Toyota Motor (TM) is already the largest maker of hybrid vehicles, offering seven different models in the U.S. market. But the automaker's plans call for it introduce six new models by the end of 2012 and to offer two plug-in hybrid vehicles, including a version of its popular Prius to be marketed as the least expensive car of its kind.
The introduction of six new hybrid models will raise Toyota's worldwide total to 20 hybrids, which use a combination of a gasoline- and electricity-powered engines, Reuters reported. The world's largest automaker, however, has been slower to move to offer all-electric or plug-in hybrids, unlike rivals Nissan Motors (NSANY) and General Motors.
Toyota's decision to introduce two plug-in hybrids is a direct counter to GM's Chevrolet Volt, which debuts later this year. Speaking in Detroit on Monday, Toyota product development chief Takeshi Uchiyamada said the automaker would aim to have a plug-in version of its Prius priced "so close to the current version that customers really have to hesitate and think about it," Reuters reported.
Currently, prices for Prius models start at under $24,000. Toyota said it expects the plug-in version to cost about $3,000 to $5,000 more, putting in the range of $28,000. That's considerably less than the $41,000 GM is asking for the Volt. It's also cheaper than the all-electric Nissan Leaf, which sells for about $33,000.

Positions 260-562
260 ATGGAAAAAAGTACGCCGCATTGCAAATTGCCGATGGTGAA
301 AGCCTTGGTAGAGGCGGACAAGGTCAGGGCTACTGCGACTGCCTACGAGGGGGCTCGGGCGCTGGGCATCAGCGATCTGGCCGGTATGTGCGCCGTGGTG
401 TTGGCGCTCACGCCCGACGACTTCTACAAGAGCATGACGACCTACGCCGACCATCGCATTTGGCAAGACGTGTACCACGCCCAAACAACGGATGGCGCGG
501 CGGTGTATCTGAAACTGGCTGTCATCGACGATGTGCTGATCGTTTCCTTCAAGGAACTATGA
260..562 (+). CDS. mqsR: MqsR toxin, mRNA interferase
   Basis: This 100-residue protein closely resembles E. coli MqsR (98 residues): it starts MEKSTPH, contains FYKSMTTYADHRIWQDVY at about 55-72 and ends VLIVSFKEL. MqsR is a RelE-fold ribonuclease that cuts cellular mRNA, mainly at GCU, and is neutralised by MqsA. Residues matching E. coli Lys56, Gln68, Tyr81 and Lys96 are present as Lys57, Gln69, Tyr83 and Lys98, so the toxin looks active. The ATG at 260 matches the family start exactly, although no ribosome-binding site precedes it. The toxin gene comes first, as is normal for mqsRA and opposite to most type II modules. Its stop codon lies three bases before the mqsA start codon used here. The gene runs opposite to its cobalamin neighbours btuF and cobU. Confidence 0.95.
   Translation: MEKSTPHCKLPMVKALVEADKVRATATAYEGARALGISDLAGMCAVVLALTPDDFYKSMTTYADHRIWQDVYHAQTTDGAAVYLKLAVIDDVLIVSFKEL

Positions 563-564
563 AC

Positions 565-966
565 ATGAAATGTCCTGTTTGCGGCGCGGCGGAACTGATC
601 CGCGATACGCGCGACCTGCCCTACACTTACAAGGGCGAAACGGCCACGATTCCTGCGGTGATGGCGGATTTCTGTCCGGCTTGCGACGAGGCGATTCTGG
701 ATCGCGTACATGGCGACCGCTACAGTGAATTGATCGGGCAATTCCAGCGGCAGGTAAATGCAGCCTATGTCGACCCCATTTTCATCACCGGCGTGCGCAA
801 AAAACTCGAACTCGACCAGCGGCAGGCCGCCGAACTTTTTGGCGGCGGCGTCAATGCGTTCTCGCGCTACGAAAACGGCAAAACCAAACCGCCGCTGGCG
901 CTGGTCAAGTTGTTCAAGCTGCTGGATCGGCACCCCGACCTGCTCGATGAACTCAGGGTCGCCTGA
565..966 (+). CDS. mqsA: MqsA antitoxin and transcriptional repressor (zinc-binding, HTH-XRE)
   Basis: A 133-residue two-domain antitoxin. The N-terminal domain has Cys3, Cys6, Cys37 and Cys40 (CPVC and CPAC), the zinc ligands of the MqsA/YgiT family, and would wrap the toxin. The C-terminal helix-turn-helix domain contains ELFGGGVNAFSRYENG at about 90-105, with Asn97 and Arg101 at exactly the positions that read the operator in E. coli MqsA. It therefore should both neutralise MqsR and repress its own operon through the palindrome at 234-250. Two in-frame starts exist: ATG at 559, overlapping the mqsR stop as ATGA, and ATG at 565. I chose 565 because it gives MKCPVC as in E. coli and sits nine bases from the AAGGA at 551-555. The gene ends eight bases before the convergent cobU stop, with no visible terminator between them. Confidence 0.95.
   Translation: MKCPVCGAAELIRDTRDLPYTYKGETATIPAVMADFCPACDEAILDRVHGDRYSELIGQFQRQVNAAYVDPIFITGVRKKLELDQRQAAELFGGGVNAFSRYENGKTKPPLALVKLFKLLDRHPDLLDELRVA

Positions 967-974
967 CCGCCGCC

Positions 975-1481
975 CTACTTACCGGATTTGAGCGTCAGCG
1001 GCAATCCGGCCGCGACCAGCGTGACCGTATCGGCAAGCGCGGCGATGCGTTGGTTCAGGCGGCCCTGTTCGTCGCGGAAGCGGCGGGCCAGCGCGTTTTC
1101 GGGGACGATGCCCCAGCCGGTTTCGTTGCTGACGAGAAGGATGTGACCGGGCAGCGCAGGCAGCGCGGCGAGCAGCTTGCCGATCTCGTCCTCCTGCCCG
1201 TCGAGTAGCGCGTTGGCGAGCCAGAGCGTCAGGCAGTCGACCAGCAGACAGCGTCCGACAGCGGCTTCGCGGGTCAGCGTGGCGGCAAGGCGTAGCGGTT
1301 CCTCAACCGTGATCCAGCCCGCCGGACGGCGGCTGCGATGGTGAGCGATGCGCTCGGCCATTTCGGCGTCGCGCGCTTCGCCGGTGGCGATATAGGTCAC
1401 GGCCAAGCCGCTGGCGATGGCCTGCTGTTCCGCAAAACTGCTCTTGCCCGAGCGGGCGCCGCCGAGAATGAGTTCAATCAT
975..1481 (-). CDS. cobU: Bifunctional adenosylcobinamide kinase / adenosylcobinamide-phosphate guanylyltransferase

Toyota expects to begin selling a plug-in, rechargeable version of its Prius by June 2012, Reuters said. It expects to sell about 20,000 of the vehicles in the first year. The automaker is also developing a plug-in version of its RAV4 compact sports-utility vehicle, in collaboration with electric sports-car maker Tesla Motors (TSLA).
Further, Toyota is looking at the viability of introducing a hydrogen-powered vehicle to the U.S. market by 2015, but that effort requires costs to be cut by 95% as well as the establishment of a sufficient hydrogen refueling network.
Separately, Uchiyamada said Toyota has yet to find evidence of unintended acceleration in 150 Toyota vehicles, which were reported to have been involved in crashes, Detroit Free Press reported. Toyota has recalled some 8 million cars worldwide for the problem, which Toyota has blamed on sticky gas pedals and bulky floor mats.
Toyota's examination of the suspect cars' event data recorders, or black boxes, has shown no evidence of acceleration without driver input, Toyota said. Still, the company did find a software bug in some of readers used to download the recorders, but Uchiyamada said that flaw has been fixed.